The future is impossible to predict. Even the most concrete plans must adapt to shifts in politics, society, and economics. Values, however, endure. Our projects in the coming decade show unprecedented ambition in scale, complexity, and vision. It’s no longer just about designing buildings, but about creating frameworks that reflect values and local priorities. Concept and collaboration, not concrete, comes first.
Vision and partnership competition wins make up a large portion of our upcoming works, suggesting that clients are not looking for prescribed architecture, but for a collaborative partner. We've long nurtured a democratic design process within our own office, finding that sharing ideas equally made for better work.
The same is true outside the office walls. If you work with and listen to the people you are truly designing for – the users, the community around the building – it generates a sense of collective ownership.
In Tromsø, our vision for the Arctic Museum of Norway was the result of close collaboration with the client, Statsbygg, the city, the end-users, and the co-architects. Each group's input generated new possibilities for the design - how could the city be introduced into the very heart of the architecture? How could the museum be an active part of the waterfront, not just an item placed along it? Working together helped us all to ask better questions, rather than focusing on answers that made sense to us as individuals.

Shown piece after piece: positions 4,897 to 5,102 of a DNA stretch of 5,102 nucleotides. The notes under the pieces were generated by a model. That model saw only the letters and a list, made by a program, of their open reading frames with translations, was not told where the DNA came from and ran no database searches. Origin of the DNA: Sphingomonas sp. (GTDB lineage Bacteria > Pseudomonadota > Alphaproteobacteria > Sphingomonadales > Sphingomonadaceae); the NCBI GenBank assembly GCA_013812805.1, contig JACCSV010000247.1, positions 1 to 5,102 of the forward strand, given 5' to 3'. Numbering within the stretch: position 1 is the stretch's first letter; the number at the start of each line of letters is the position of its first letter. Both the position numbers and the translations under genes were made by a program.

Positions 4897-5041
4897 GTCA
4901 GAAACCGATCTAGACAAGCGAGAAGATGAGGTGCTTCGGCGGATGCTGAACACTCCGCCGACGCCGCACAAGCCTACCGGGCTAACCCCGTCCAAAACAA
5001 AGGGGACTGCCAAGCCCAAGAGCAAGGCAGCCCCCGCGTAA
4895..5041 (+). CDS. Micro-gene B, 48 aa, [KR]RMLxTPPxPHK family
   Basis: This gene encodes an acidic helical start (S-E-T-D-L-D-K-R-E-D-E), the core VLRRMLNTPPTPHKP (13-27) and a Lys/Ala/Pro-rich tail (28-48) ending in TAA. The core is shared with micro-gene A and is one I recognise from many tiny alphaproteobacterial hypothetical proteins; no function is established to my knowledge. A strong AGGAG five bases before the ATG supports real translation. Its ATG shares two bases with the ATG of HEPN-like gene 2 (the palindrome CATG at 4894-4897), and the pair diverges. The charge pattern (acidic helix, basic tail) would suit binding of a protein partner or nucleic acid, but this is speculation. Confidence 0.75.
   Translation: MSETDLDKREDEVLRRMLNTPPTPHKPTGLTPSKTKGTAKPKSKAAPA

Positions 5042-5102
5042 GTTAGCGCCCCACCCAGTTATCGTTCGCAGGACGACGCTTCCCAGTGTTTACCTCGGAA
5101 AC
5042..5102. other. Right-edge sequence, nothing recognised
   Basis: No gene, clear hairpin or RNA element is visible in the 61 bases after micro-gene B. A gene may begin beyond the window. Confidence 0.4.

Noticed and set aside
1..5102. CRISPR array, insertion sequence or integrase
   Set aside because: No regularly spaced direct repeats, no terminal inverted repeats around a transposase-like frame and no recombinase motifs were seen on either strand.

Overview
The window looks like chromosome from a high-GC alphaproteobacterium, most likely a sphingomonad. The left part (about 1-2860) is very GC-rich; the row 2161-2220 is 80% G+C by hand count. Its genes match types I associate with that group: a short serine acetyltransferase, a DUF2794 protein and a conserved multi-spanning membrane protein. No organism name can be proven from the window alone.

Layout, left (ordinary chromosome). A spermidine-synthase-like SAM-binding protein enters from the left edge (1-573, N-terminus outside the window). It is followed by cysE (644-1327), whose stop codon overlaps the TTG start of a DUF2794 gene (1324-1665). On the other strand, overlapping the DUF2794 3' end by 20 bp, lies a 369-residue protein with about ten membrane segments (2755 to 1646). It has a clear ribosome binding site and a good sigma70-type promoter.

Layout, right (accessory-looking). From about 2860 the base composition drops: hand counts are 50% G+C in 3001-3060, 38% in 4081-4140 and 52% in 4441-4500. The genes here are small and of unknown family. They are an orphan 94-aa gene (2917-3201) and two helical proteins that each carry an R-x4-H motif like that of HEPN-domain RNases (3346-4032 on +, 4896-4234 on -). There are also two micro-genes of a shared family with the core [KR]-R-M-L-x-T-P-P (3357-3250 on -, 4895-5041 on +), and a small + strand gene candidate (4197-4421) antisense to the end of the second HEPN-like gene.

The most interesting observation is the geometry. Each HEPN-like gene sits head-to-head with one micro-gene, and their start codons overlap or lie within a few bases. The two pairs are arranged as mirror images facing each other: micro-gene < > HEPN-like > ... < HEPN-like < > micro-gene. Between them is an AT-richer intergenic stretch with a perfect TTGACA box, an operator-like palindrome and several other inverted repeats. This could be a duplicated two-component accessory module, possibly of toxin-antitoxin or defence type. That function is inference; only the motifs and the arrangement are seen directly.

If this kind of collaboration is a Scandinavian export, it's one we're proud to bring to North America. In Mission Rock, where we will contribute a 13-story commercial tower to a 28-acre masterplan, we worked with a team of four lead designers (Henning Larsen, Studio Gang, MVRDV, and WORKac) to present a united vision for developing the San Francisco waterfront. While each of our designs are distinct, they reflect core values in scale, concept, and connection to the city.
As we move forward, specialized knowledge and data analysis enable new solutions to specific problems. Our design for the Etobicoke Civic Center, scheduled for completion in 2024, started with extensive climate data taken from the site. The resulting design – a cluster of staggered towers arrayed around a large public plaza – prevents cold winds from entering the inner plaza and will raise the average temperature on the site. The data-driven design makes the Etobicoke Civic Centre a warm, welcoming landmark for the community.
Data-driven design has become and will continue to be essential in designing context-focused solutions. In Belfast, Northern Ireland, sharp seasonal winds along the River Lagan make outdoor life along the waterfront uncomfortable for more than 80 percent of the year. Our design for the Belfast Waterside masterplan came out of an intensive analysis of the thermal climate in the area, ultimately creating a design that extends the ‘summer season’ from 9 to 25 weeks.
The future holds vast potential for research, innovation and solutions that we cannot now predict. Perhaps the only thing is clear that they will not be generated alone; strong partnerships and connections to the places where we design will be key.